From fintech to insect protein

From fintech to insect protein

Pauline Koelbl, Founder and Managing Partner of ShEquity

ShEquity is an early stage investment firm supporting African women entrepreneurs. We speak to founder and managing partner Pauline Koelbl about the company’s investments and business opportunities in sectors ranging from fintech and agribusiness to healthcare.

ShEquity recently backed Nigerian digital banking startup Owoafara. What was the motivation for this investment?

Owoafara’s mission is to provide financial access to Africa’s underserved population by creating platforms that its partners use to offer savings, credit and transactions that help them grow and earn a better living. In particular, Owoafara aims to provide a financial inclusion solution for the 65% of people in sub-Saharan Africa who live in low-income communities and lack access to basic financial services. Many informal traders in these communities operate profitable but more cash-based businesses, with over 90% of the $2 trillion generated by SMEs being made through cash or offline payments.

Faced with competition from other digital banking and lending platforms, why does ShEquity think Owoafara will succeed in the Nigerian market?

We know that around 58% of the population in Nigeria do not have access to adequate banking and financial services and the majority of them are women. The first reason we believe Owoafara will be successful is the team’s track record of demonstrating the ability to respond to customer needs and sustain its growth. Although Owoafara had not received any institutional investment at the time of our investment, it had completed $1.1 million in transactions.

Second, the team is locally rooted and has a good understanding of the needs of the larger segment of their customers, women. Around 80% of Owoafara’s current loan portfolio is women.

Third, there are proven statistics showing that most credit scoring models have unconscious biases that do not favor women. As a company founded and run by women, Owoafara’s algorithms are designed to avoid the same biases and give women a better chance of getting credit. Nigeria is a huge market and women are the most underserved.

Ultimately, success depends on how Owoafara will continue to captivate target customers, and the team’s strategies seem to be working well. Owoafara’s strategy relies heavily on bridging the gap, particularly for women in the informal sector.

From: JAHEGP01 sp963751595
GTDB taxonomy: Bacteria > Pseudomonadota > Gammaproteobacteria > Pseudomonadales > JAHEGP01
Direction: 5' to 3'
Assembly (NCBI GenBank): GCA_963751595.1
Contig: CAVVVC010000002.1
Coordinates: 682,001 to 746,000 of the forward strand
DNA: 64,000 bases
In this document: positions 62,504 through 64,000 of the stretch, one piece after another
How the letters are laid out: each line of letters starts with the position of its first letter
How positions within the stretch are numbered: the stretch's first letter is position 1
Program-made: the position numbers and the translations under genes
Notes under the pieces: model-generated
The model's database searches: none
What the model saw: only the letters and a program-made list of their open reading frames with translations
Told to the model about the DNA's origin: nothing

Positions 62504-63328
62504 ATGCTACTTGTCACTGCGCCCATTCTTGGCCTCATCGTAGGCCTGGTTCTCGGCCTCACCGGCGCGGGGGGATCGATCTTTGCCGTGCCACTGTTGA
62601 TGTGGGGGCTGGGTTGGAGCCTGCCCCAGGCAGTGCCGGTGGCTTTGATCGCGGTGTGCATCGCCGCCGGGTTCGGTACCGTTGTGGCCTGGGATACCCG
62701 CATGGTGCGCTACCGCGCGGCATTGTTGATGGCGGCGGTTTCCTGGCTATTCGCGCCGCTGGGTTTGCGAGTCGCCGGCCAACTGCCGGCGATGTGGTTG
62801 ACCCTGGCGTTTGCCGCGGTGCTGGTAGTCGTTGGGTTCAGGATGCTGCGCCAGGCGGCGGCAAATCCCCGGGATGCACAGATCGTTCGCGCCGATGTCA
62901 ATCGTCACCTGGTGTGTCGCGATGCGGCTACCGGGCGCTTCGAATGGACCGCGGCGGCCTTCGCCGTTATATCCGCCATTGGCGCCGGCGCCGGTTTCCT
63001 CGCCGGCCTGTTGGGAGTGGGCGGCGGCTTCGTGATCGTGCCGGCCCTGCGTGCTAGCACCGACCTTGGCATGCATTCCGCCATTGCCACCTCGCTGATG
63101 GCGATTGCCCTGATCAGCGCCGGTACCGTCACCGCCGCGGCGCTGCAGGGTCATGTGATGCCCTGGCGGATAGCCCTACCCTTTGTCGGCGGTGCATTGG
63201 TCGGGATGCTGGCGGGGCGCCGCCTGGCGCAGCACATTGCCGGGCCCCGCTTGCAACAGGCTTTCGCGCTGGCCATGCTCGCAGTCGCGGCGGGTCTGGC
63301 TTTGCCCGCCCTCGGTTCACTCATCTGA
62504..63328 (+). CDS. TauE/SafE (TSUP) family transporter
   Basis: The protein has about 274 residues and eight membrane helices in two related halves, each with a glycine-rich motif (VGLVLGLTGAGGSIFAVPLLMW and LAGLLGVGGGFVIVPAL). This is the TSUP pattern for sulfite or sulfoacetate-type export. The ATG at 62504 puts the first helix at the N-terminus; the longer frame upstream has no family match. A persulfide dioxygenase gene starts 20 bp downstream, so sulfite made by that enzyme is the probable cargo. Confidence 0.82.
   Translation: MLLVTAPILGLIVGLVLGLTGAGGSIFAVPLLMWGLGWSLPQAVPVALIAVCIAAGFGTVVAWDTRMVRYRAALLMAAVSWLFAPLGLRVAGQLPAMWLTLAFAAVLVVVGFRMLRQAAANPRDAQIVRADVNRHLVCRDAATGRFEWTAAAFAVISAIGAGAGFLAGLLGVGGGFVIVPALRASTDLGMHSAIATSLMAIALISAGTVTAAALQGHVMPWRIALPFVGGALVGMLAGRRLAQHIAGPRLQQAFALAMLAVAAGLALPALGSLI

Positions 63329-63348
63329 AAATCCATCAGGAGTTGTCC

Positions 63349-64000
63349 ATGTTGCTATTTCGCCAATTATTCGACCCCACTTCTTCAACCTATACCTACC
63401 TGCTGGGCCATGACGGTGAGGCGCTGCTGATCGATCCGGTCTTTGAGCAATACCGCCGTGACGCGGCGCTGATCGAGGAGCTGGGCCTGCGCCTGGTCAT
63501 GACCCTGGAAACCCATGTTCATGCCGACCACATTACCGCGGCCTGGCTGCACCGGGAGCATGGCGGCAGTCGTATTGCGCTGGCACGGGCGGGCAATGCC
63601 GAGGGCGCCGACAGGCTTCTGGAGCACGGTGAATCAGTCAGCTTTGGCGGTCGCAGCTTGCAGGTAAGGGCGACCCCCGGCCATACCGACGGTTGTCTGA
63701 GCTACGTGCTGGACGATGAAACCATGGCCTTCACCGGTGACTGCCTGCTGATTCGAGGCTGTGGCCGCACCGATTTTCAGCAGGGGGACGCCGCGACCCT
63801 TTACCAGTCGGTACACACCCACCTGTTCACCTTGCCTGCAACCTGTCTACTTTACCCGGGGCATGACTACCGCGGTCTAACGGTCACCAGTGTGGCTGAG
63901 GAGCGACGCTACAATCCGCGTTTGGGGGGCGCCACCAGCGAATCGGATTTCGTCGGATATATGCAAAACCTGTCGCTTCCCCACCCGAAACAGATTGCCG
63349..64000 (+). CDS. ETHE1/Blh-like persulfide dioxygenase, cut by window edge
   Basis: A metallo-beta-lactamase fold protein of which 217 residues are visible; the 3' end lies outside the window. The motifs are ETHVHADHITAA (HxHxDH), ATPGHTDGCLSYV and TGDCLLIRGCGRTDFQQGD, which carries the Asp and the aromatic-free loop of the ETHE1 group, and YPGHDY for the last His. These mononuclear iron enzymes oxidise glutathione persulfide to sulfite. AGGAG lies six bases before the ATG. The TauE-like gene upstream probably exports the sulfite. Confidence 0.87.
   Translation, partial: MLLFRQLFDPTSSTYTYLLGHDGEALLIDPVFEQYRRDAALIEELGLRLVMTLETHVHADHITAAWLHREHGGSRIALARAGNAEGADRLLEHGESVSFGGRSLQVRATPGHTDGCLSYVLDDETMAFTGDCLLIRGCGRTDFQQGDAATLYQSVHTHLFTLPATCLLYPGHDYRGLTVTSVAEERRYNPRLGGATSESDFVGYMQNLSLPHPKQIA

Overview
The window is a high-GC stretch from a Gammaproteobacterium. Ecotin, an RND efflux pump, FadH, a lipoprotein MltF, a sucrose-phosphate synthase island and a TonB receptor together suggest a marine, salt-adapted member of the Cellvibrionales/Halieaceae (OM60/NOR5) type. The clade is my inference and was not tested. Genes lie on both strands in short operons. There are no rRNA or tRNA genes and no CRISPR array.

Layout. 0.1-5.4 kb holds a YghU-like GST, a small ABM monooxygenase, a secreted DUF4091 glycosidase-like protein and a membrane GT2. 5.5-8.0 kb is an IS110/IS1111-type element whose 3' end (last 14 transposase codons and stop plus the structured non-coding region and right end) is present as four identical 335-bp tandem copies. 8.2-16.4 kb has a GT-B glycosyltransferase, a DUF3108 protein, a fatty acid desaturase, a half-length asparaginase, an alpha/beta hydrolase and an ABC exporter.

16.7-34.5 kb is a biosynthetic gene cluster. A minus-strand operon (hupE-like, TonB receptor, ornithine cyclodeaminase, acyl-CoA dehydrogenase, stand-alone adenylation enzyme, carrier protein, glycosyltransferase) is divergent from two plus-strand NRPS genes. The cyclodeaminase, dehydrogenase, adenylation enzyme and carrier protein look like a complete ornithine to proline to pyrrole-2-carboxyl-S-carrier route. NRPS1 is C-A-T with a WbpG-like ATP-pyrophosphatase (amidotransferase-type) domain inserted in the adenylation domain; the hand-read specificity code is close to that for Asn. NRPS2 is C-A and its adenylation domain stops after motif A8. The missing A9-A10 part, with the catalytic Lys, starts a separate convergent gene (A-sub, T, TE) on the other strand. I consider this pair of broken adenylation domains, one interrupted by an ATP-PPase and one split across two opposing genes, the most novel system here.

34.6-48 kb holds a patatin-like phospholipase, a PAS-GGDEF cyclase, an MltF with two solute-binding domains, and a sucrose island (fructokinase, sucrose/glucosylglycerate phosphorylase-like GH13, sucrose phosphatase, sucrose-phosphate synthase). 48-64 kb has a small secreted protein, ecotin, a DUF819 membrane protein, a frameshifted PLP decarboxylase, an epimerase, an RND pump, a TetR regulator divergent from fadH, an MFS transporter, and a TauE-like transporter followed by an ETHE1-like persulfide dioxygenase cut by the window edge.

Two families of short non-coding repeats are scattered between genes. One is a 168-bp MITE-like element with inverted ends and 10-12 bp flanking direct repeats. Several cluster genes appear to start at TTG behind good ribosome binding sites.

What other areas of the fintech industry do you think offer untapped opportunities for startups?

The untapped opportunities are related to the distribution of last-mile financial services such as health insurance, pensions, and remittances, particularly P2P remittances. As far as remittances go, most of them cut off the last mile because they don’t have access to internet-enabled phones.

Another ShEquity holding is Ecodudu, a Kenyan company that uses the black soldier fly to make organic fertilizer and insect protein for animal and fish feed manufacturers. What prompted this investment?

The nature of the business, the talented team and the sustainable solutions they bring to the market. As a circular economy company, Ecodudu wants to feed the future with insect protein. In doing so, they address two problems: access to natural proteins and waste disposal. In addition to providing natural protein, they also produce organic fertilizer at the same time.

Ecodudu’s business model is to work with small farmers and train them to also become part of the value chain of insect protein production and waste management. The environmental impact of Ecodudu is excellent as insect proteins are the best alternative for feed manufacturers that normally use fishmeal. This has great potential to address the problem of overfishing. Additionally, Ecodudu is a great example of a company that focuses on doing good while doing good, and this is right in line with ShEquity’s business philosophy.

Can you provide an overview of ShEquity’s investments in the healthcare sector and the challenges these startups are facing?

We have invested in two healthcare companies, Medsaf and Wazima Health.

Medsaf is focused on providing accessible, quality medicines to developing countries and currently operates in Nigeria. When it came to market, Medsaf’s main goal was to tackle the problem of counterfeit medicines. In solving this problem, the team recognized the need to support the entire healthcare system value chain in Nigeria with high quality and affordable medicines. Medsaf bills itself as a “one-stop shop for hospitals, clinics and diagnostic centers to use technology to purchase, manage and track their critical drug needs.”

Wazima Health offers an integrated telehealth platform for healthcare providers. It provides integrated all-in-one smart diagnostics and telemedicine patient and health management software as a service (SaaS) for NCDs, including point-of-care screening, access to rapid diagnosis, follow-up, referral, monitoring and support for ongoing care. Wazima currently operates in Nigeria, Ghana and Mozambique.

Wazima addresses the following challenges:

  • Non-communicable diseases will be the leading cause of death in sub-Saharan Africa by 2030: diseases such as hypertension, diabetes, cancer, respiratory diseases and kidney diseases affect an estimated 270 million people in sub-Saharan Africa.
  • Inadequate and inaccessible ongoing management: 60% of sub-Saharan Africans affected by NCDs are either undiagnosed or poorly treated. The lack of follow-up care, clear communication and medical contact leads to a poor prognosis and a high mortality rate.
  • Poor access to medical and supportive community: Most sub-Saharan Africans have limited or no access to quality support on their journey to healthcare. The majority have no medical records. They struggle to pay for their healthcare, most of which is paid for out of pocket.